Landslide repairs slow going in Alle-Kiski Valley
Ashleigh Hobbs thought Wednesday would be the day that Milltown Road in Plum would finally be open.
The Penn Hills resident instead found herself staring at a familiar gray barrier with a white-and-orange sign telling her it's still closed.
It's been that way since two landslides shut it down in 2015.
"I was kind of hoping it was open even though it had the sign that it wasn't," Hobbs said.
The landslides on Milltown Road are the oldest among state and county roads in the Alle-Kiski Valley.
There are more than a dozen others that are limiting passage on roadways.
PennDOT and county officials said limited money and time constraints are among the reasons slide projects in the A-K Valley have been put on the back burner.
Repairs to some state roads are expected to begin this year and next, while some don't have any work scheduled.
"Due to funding constraints, we have to prioritize our construction activities," said Steve Cowan, PennDOT spokesman. "Additionally, it is not as simple as just going out to make the repairs. There is a design process, right-of-way acquisition, utility coordination in some cases, and depending on the size of the repair, the project might need to go through the bid process."
Milltown Road is among those scheduled for repairs this year. It is estimated to cost between $1 million and $2 million and be completed by June 2018.
Also on this year's list are four state roads in Indiana Township (Saxonburg Boulevard, Church Lane, Little Deer Creek Road, and Log Cabin Road) and one in Fawn (Bull Creek Road).
On next year's schedule are fixes to state roads in West Deer (Mountain View Road) and Harrison (Saxonburg Road), and Bakerstown Road in Tarentum, which is maintained by Allegheny County.
At any given time, Allegheny County's public works department deals with 10 to 12 slides impacting roads. PennDOT's District 11, which encompasses Allegheny, Beaver and Lawrence counties, has 64 slides that need to be addressed.
Hobbs said she doesn't have any problem with PennDOT's progress on Milltown. Neither does Shelly Puskar, who has lived on the road for 20 years.
In fact, Puskar said the closure has deterred speeders; she hopes that it never reopens.
"It's a bit of an inconvenience, but it's quiet, and the lack of traffic is actually very welcome," Puskar said.
Harrison slide troubling
Harrison residents are upset with the lack of attention to a slide on Saxonburg Road, which is set to be repaired next year.
Harrison Commissioner Bill Heasley considers the road a safety concern and wants to know what the holdup is.
He said the road, which is heavily traveled, has deteriorated so much that the pavement is gone.
"Why they're waiting till next year is beyond me when it's ... in such bad disrepair right now," Heasley said.
Rich Osiecki is a bus driver for W.L. Roenigk bus company, which has a garage on Saxonburg Road. Osiecki said he drives through the Saxonburg slide on his way to work and through one on Bakerstown Road in Tarentum during his route.
Osiecki thinks PennDOT should be doing more. He said he got so frustrated with the slides that he reached out to his state representatives and to Harrison officials.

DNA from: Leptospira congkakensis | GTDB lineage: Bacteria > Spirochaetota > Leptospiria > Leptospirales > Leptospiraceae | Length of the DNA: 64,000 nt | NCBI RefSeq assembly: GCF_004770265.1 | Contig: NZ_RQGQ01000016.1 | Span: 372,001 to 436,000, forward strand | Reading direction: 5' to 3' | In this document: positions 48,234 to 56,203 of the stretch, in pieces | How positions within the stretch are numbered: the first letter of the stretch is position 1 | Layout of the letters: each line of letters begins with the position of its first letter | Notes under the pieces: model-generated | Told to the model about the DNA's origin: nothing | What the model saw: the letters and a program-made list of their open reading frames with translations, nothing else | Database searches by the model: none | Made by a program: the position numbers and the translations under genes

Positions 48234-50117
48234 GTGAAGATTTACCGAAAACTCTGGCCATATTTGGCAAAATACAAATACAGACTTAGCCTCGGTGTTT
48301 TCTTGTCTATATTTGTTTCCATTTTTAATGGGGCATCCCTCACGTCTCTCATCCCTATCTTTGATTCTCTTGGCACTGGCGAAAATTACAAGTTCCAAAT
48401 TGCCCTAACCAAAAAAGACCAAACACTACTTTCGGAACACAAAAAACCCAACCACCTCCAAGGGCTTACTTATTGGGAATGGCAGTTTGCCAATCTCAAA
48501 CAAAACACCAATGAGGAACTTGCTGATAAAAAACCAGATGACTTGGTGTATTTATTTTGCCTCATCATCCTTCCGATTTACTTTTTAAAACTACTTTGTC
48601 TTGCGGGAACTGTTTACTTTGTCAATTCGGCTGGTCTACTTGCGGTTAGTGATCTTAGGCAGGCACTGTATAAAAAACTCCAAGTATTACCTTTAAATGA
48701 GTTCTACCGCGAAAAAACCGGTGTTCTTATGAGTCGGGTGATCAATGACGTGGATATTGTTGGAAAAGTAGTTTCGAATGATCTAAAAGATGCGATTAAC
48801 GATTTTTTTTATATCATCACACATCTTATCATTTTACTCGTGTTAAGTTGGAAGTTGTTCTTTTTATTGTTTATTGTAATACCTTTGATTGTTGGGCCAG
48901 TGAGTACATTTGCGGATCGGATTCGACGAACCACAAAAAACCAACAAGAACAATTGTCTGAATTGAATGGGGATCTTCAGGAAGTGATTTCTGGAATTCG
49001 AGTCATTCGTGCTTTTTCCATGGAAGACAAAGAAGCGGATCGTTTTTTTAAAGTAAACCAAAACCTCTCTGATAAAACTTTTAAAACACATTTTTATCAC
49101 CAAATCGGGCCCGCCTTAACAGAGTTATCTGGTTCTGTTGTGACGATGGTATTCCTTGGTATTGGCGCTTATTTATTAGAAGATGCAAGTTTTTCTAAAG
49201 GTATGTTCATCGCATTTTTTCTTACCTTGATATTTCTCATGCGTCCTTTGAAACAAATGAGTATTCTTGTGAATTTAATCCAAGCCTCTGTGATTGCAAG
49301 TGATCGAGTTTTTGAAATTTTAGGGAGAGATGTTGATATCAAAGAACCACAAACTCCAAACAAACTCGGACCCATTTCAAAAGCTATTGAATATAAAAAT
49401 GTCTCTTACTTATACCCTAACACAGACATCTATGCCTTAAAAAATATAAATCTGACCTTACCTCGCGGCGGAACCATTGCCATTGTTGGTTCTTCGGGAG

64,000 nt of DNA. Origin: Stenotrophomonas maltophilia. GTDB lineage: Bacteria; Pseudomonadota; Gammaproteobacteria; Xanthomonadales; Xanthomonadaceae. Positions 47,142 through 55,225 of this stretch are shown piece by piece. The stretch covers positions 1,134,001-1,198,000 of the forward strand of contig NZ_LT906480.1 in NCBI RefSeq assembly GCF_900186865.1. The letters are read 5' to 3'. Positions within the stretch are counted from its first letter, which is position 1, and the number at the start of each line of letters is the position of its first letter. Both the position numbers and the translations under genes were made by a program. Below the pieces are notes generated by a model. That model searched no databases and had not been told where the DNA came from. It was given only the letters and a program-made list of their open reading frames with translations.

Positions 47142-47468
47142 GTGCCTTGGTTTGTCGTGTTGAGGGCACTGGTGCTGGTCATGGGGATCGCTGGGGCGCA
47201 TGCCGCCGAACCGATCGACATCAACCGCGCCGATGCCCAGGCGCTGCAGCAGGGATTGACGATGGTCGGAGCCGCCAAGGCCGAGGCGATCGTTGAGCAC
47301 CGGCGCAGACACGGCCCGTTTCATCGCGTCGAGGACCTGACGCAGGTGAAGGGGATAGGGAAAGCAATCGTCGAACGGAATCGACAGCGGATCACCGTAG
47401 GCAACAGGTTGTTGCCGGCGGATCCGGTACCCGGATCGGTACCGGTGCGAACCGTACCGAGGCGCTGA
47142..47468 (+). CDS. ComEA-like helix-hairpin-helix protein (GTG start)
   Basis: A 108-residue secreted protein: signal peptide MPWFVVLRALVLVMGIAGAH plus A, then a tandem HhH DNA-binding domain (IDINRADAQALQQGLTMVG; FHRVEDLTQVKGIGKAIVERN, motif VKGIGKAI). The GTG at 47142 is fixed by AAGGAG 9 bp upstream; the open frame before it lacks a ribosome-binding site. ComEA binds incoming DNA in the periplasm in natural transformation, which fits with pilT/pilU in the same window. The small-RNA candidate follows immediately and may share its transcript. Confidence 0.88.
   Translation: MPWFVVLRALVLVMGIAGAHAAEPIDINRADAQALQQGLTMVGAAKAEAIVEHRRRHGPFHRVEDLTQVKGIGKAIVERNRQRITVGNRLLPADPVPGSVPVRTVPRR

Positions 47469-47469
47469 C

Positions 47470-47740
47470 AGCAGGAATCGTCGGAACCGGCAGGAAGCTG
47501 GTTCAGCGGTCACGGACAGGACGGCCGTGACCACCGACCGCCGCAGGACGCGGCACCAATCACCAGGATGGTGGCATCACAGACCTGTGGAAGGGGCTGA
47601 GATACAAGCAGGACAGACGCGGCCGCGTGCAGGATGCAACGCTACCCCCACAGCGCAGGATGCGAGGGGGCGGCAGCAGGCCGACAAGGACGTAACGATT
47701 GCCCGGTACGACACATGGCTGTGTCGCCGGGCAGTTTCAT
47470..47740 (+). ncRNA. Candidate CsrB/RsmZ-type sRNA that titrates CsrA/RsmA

"It slows you down and it puts the fear of God in you sometimes — especially that one on Saxonburg Road," Osiecki said. "We pay the highest amount of gasoline taxes in the nation. There's really no excuse for the way these roads are."
Spokesman Steve Cowan said if there was a safety concern with Saxonburg Road, PennDOT would shut it down.
Jonathan Moses, a geotechnical engineer, said PennDOT is in the process of finalizing the right-of-way plan, which can take six to 12 months to clear.
Moses said in certain cases, PennDOT can get an emergency declaration from Harrisburg to fix problems and bypass restrictions, but not every landslide warrants that.
"We don't want to do that for every slide we run into, so it's really the ones that are a major route or have a significant effect to traffic," Moses said. "The smaller-volume roads, we typically don't consider those emergencies. As long as we put up (barriers) and stop signs and it's not encroaching into our road, then we're not quite as concerned about it."
A second slide in Harrison, on Oak Manor Drive, is estimated to cost $650,000 to fix. Traffic is limited to single-lane, alternating traffic there. No fix is scheduled.
Heasley said Oak Manor Drive doesn't see as much traffic as Saxonburg Road, but that doesn't mean the slide should be neglected.
Tarentum fix planned
Bakerstown Road, also known as Tarentum-Culmerville Road, has been reduced to a single, alternating lane since March, and reconstruction won't start until next spring. It is estimated to take four to five months to complete.
Mike Dillon, Allegheny County's deputy director of public works, said designs for landslide repair typically take two years. He said no money was budgeted for it this year and emergency repair money is being allocated for other projects.
Still, Dillon said, the project is a high priority for his department because the slide is affecting traffic. About 2,500 vehicles travel it daily.
"Anytime a road becomes restricted and is closed because of a landslide, it definitely gets bumped up to a higher priority," he said.
Dillon estimates the project will cost $1 million. He said the slide on Bakerstown is Allegheny County's only slide in the Alle-Kiski Valley.
Madasyn Czebiniak is a Tribune-Review staff writer. Reach her at 724-226-4702, firstname.lastname@example.org, or on Twitter @maddyczebstrib.